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Dr. King addresses the National Democratic Platform and Resolutions Committee. He calls for strong federal action in the South to prevent violence and to uphold the decisions of the Supreme Court pertaining to the end of segregation.
Dr. and Mrs. King offer their condolences to Dr. and Mrs. Sullivan in the passing of Mrs. Portlock. The King's highlight Mrs. Portlock's positive attributes and her great inspirational influence.
On this notecard, Dr. King explores the meaning of "Time" according to modern physics and philosophy. This is an example of one of the many notecards Dr. King kept in a cardboard filing box for reference to quotations, ideas, books, and other publications, definitions, and bible verses.
Dr. King discusses the inferior political and economic power of the American Negro against the backdrop of emerging Black Power organizations. He reveals several new non-violent programs the SCLC targeted at economic and social justice: youth training and political reformation in the South. It is in accordance with the philosophy of non-violence that Dr. King believes the vast majority of Negroes will birth a "community in which neither power nor dignity will be black or white."
This brochure, which describes the Southern Christian Leadership Conference's Citizenship Education Program, states the purpose of the program and also explains how the community can "prepare for first-class citizenship." Included is a brief article by Dr. King entitled "What Makes A First Class Citizen." In the article, Dr. King lists characteristics that first class citizens possess, such as literacy, participation in the political process and an understanding of the Constitution.
Ms. Scattergood writes to Dr. King on behalf of Dr. Peter Manniche concerning a proposition to visit Scandinavia and address citizens of Europe. Dr. Manniche asserts "For there is an important service to be done in Europe...and you could contribute so much".
Dr. King writes Adam Clayton Powell to seek advice on how to handle Powell's return from self-imposed exile in Bimini. Powell sought to publicize the event with a public announcement by Dr. King. However, Dr. King and Powell's lawyers suggest that they arrange a quiet, staged arrest with local officials to prevent public pressure from forcing a more lengthy arrest over the criminal contempt charges Powell faced for vacating his seat in Congress. Dr. King suggests more publicity could follow once Powell's lawyers free him on bond and begin the appeals process.
This pamphlet discusses the courageous stand of African American high school students against racial discrimination in the South. The efforts demonstrated by these young people to bring about change of many undemocratic practices were significantly noted in Negro history.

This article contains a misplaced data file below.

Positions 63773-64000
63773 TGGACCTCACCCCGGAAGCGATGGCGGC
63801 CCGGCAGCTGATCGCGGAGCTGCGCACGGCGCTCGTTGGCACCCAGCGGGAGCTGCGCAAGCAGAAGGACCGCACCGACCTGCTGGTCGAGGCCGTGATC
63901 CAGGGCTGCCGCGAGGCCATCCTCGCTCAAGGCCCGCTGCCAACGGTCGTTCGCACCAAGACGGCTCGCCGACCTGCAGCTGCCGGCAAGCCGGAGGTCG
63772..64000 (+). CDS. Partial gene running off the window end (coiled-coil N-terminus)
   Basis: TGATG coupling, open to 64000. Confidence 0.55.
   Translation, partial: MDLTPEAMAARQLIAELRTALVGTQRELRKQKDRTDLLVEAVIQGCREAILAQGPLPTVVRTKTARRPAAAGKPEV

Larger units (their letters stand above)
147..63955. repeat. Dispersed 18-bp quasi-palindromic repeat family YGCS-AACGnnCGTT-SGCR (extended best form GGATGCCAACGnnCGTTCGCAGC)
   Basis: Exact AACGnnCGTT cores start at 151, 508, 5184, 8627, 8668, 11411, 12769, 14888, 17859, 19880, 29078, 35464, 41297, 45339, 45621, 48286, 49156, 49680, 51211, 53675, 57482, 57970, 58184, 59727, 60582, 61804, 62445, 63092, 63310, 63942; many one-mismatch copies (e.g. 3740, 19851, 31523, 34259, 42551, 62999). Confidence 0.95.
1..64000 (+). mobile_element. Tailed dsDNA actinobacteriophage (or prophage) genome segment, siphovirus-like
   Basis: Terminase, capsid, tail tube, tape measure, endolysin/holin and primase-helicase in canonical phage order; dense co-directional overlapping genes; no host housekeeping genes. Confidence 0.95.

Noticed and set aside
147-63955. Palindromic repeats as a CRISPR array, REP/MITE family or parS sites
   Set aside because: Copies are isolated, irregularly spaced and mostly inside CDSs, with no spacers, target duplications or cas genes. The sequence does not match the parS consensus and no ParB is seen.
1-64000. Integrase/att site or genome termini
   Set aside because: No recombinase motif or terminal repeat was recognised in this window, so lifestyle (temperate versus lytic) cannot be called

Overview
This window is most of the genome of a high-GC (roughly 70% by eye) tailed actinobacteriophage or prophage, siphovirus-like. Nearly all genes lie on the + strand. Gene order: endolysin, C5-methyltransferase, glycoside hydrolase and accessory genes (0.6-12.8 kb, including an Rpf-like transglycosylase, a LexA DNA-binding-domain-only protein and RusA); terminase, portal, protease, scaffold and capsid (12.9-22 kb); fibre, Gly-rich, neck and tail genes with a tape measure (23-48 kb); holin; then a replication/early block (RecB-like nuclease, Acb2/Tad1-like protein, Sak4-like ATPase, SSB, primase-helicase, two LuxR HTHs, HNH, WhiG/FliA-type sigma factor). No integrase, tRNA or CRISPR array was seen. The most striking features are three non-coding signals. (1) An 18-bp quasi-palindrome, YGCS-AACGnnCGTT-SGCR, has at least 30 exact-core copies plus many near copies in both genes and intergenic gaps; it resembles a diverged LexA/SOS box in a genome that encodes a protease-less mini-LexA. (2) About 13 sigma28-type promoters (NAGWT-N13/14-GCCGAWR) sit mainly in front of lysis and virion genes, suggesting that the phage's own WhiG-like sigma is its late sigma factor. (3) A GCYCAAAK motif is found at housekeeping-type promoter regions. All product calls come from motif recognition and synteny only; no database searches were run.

Minister J. M. Lawson Jr. served as director of nonviolent education for SCLC from 1960 to 1967. In this letter to Dr. King he expresses concerns about program efforts for the summer and fall seasons. Mr. Lawson is conscious of the necessary redirection of the project and informs Dr. King that he has recommendations.
John A. McDermott, Executive Director of the Catholic Interracial Council, invites Dr. King to be a special guest of honor at the annual John F. Kennedy Award Dinner. Theodore C. Sorenson, former Special Counsel to the late President Kennedy, will be the principal speaker at this event. Dr. King received the award two years earlier.
This telegram documents Griffen's commentary on one of Dr. King's publications.
Dr. Mays informs Dr. King of his recommendation to confer an honorary degree from Morehouse College on Dr. J. Curtis Dixon. Mays includes a biographical sketch of Dr. Dixon and asks Dr. King to respond to the letter with his approval or disapproval.
John Yungblut writes to inform Dr. King about a conference to take place at Georgia State College. It will discuss China-United States relations and he would like for Dr. King to lend his sponsorship. Yungblut was the director of Quaker House, a civil rights and peace organization in Atlanta in the 1960's.
In this letter addressed to "Friend," gospel singer Mahalia Jackson requests financial support for the Mahalia Jackson Foundation, which helps deserving children obtain a higher education.
The Spring Mobilization Committee to End the War in Vietnam announces Dr. King as its speaker for their April 15 march. In addition, this document offers background information on the conflict in Vietnam.